abstract = "Objective: To explore pregnancy outcomes in women following an initial miscarriage. Design: Retrospective Cohort Study. Setting: Aberdeen Maternity Hospital, Aberdeen, Scotland. Population: All women living in the Grampian region of Scotland with a pregnancy recorded in the Aberdeen Maternity and Neonatal Databank between 1986 and 2000. Main outcome measures: (A) Maternal outcomes: Pre-eclampsia, antepartum haemorrhage, threatened miscarriage, malpresenation, induced labour, instrumental delivery, Caesarean delivery, postpartum haemorrhage and manual removal of placenta. (B) Perinatal outcomes: preterm delivery, low birth weight, stillbirth, neonatal death, Apgar score at 5 minutes. Methods: Retrospective cohort study comparing women with a first pregnancy miscarriage with (a) women with one previous successful pregnancy and (b) primigravid women. Data were extracted on perinatal outcomes in all women from the Aberdeen Maternity and Neonatal Databank between 1986 and 2000. Results: We identified 1561 women who had a first miscarriage (1404 in the first trimester and 157 in the second trimester), 10549 who had had a previous live birth (group A) and 21118 primigravidae (group B). The miscarriage group faced a higher risk of pre-eclampsia (adj OR 3.3, 99{\%} CI 2.6–4.6), threatened miscarriage (adj OR 1.7, 99{\%} CI 1.5–2.0), induced labour (adj OR 2.2, 99{\%} CI 1.9–2.5), instrumental delivery (adj OR 5.9, 99{\%} CI 5.0–6.9), preterm delivery (adj OR 2.1, 99{\%} CI 1.6–2.8) and low birthweight (adj OR 1.6, 99{\%} CI 1.3–2.1) than group A. They were more likely to have threatened miscarriage (adj OR 1.5, 99{\%} CI 1.4–1.7), induced labour (adj OR 1.3, 99{\%} CI 1.2–1.5), postpartum haemorrhage (adj OR 1.4, 99{\%} CI 1.2–1.6) and preterm delivery (adj OR 1.5, 99{\%} CI 1.2–1.8) than group B. Conclusion: An initial miscarriage is associated with a higher risk of obstetric complications.",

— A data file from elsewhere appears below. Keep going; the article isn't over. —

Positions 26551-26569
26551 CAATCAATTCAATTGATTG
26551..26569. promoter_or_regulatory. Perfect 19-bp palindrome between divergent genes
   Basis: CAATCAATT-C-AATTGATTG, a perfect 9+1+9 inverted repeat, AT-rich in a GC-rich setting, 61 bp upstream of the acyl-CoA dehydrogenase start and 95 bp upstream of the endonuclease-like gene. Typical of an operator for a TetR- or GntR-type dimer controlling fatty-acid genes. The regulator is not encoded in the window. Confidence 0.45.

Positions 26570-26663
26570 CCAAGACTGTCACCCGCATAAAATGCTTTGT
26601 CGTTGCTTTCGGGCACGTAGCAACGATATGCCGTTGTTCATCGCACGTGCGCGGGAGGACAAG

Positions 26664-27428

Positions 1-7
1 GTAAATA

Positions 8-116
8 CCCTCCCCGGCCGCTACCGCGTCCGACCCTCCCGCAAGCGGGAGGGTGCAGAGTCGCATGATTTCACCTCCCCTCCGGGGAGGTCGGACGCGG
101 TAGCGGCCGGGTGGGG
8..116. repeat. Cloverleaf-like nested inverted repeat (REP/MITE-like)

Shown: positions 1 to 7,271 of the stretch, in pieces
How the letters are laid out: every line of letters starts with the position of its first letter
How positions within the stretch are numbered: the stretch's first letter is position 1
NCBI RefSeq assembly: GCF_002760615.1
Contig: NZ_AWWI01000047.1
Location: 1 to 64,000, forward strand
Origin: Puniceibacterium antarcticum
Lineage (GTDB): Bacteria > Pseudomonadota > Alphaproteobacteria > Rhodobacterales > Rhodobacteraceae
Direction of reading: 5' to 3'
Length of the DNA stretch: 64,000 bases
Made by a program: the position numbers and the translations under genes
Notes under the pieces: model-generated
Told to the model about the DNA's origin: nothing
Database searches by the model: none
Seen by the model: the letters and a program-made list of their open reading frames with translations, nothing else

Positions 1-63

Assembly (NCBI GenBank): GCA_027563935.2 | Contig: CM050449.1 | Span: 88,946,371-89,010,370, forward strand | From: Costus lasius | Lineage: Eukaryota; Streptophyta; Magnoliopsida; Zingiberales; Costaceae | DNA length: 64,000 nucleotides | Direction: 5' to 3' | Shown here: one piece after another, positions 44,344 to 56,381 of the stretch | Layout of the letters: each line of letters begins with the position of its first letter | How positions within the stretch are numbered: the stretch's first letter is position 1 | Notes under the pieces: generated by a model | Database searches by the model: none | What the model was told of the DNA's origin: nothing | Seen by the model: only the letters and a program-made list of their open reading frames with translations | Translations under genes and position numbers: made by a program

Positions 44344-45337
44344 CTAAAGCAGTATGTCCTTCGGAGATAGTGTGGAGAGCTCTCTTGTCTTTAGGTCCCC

keywords = "maternal outcomes, miscarriage, perinatal outcomes, recurrent miscarriage, spontaneous-abortion, history, women",
author = "Sohinee Bhattacharya and John Townend and Ashalatha Shetty and D. Campbell and Siladitya Bhattacharya",
year = "2008",
month = "12",
doi = "10.1111/j.1471-0528.2008.01943.x",
language = "English",
volume = "115",
pages = "1623--1629",
journal = "BJOG-An International Journal of Obstetrics and Gynaecology",
issn = "1470-0328",
publisher = "John Wiley & Sons, Ltd (10.1111)",
number = "13",

}

TY - JOUR

T1 - Does miscarriage in an initial pregnancy lead to adverse obstetric and perinatal outcomes in the next continuing pregnancy?

AU - Bhattacharya, Sohinee

AU - Townend, John

AU - Shetty, Ashalatha

AU - Campbell, D.

AU - Bhattacharya, Siladitya

PY - 2008/12

Y1 - 2008/12